Question: Proper construction of data matrix for WGCNA (weighted gene coexpression network analysis)
gravatar for themantalope
3.9 years ago by
themantalope40 wrote:

Hi All,

I would just like some clarification of terminology regarding a detail of gene coexpression network construction. Let's say I have two RNA-seq datasets, each dataset containing n replicates, and each dataset representing sequencing data from the same biological system in two different experimental conditions. How should I construct the data matrix for input to something like WGCNA if I want to analyze gene coexpression networks across experimental conditions/interventions?

What I imagine is that each row of the matrix represents data from one gene, and each column represents data collected from one of the replicates in an experimental condition. So for example, one particular row of the matrix would look like this:

          c1R1 ... c1Rn c2R1 ... c2Rn
  gene x [val, ... val, val, ... val]

Where the first column c1R1 corresponds to the data from the first experimental replicate in the first condition, and the last column c2Rn corresponds to the nth experimental replicate in the 2nd experimental condition. For coexpression analysis, each row is then correlated with every other row in a pairwise fashion, an adjacency matrix is constructed from the correlation analysis and then other analyses such as module detection can be conducted based on the resulting adjacency matrix.

I just want to verify that this is an appropriate method for organizing data if one wishes to construct coexpression networks for genes "across an intervention".

coexpression rna-seq wgcna • 1.5k views
ADD COMMENTlink modified 13 months ago by Biostar ♦♦ 20 • written 3.9 years ago by themantalope40
gravatar for keith.hughitt
3.9 years ago by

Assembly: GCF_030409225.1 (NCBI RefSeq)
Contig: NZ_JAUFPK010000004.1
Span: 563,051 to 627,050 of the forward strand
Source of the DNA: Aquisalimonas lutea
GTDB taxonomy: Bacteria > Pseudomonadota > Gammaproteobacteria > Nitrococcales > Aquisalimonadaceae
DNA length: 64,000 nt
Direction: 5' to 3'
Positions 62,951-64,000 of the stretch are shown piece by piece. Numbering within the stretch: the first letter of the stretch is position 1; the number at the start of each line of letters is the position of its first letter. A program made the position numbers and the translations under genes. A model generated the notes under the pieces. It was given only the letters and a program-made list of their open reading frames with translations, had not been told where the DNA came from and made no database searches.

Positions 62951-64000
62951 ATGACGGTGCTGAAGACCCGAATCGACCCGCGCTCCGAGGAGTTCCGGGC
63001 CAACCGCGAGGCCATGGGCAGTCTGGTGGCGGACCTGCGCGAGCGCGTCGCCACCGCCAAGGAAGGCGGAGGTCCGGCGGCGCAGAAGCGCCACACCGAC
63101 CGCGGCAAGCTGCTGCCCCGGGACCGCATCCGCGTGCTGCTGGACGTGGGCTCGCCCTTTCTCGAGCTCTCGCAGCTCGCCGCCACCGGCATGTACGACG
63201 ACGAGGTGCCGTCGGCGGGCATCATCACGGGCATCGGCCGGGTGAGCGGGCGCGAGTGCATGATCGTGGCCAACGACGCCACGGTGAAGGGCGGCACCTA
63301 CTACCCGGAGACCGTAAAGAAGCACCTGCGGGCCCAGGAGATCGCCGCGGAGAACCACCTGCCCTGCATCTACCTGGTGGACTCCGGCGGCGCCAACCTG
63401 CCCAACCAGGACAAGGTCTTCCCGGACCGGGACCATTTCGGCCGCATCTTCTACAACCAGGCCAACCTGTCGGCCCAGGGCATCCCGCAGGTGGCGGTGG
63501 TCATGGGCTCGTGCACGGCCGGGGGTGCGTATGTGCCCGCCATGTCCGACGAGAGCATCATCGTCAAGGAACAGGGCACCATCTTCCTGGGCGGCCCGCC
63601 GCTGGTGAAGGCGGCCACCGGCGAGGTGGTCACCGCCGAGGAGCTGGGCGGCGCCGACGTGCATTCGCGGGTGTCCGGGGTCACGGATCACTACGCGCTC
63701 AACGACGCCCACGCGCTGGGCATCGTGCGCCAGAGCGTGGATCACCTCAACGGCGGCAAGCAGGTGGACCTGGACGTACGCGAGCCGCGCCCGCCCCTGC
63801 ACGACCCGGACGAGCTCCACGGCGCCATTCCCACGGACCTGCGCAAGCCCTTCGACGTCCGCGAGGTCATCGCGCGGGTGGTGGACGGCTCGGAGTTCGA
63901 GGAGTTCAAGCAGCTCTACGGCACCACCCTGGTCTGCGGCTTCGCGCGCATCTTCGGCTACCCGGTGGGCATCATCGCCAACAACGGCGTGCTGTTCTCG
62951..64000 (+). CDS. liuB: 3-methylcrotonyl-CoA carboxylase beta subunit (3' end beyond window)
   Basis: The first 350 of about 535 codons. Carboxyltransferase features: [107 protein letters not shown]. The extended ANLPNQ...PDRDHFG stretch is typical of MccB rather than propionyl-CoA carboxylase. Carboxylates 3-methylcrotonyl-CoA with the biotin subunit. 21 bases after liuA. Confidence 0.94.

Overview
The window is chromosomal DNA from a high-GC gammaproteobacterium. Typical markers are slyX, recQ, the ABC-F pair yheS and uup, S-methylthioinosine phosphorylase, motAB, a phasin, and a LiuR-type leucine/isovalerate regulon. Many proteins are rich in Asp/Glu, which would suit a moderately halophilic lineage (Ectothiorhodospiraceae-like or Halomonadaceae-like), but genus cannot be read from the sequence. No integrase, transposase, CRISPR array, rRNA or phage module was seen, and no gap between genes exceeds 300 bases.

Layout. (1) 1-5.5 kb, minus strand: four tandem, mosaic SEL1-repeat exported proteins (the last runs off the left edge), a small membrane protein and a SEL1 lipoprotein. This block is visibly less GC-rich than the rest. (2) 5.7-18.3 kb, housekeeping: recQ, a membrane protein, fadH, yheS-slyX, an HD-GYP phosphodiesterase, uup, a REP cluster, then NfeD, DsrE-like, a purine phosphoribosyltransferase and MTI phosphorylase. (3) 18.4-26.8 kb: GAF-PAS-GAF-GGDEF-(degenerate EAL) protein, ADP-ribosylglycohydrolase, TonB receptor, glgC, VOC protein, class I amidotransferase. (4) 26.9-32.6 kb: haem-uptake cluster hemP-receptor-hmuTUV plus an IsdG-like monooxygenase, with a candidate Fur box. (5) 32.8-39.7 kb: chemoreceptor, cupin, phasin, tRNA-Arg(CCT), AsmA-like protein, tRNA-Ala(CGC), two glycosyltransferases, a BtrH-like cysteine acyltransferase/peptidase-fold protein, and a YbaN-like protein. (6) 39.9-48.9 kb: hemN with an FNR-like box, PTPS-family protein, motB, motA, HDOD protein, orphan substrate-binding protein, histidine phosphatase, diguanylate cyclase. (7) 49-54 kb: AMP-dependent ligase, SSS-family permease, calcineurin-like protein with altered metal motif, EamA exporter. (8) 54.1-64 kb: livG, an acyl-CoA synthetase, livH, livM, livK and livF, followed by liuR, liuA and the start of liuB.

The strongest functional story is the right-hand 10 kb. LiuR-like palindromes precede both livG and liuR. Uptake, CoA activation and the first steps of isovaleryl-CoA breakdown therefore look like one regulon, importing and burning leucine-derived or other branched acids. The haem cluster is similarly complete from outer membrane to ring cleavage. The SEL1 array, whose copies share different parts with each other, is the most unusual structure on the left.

United States
keith.hughitt280 wrote:

Hi mantale1,

That's exactly correct. By including replicates from both conditions, network will reflect both the specific pathways that are co-regulated during your condition of interest, as well as whatever genes are constitutively expressed in the organism.

If you were to then start added samples from other unrelated conditions, you would be both improving the accuracy of the global co-expression network due to the increased information, but also would be reducing the signal resulting from the intervention you are interested in.

Couple things you might consider:

1) Depending on the number of replicates you have for each condition, you may end up with a very noisy co-expression network. Most of the methods were developed for microarray data where you are likely to have many more samples. With less then 10 replicates across both conditions, you are likely have a large number of spurious correlations.

2) You might consider filtering out genes which are not differentially expressed across your intervention. This will help both with eliminating spurious correlations, and also help to bring out the signal specifically due to the intervention.


ADD COMMENTlink written 3.9 years ago by keith.hughitt280

Hi Keith! Thanks for the comment, I really appreciate it. This term was thrown around a lot in literature and I just wanted to make sure that I was interpreting it correctly. In general, I have been considerate of the concerns you raised in points 1 and 2. In addition, I would also add (for other readers that are perhaps new to the technique) that interpreting coexpression networks within some other biological context is crucial, and what the utility of the coexpression analysis is should be understood a priori. For example, does one intend to use the coex-network to discover regulatory hubs from a poorly understood disease state, or does one wish to understand the co-regulatory structure of a well understood set of genes in a specific experimental condition (these are just 2 examples, there are many other possibilities).

ADD REPLYlink modified 3.9 years ago • written 3.9 years ago by themantalope40
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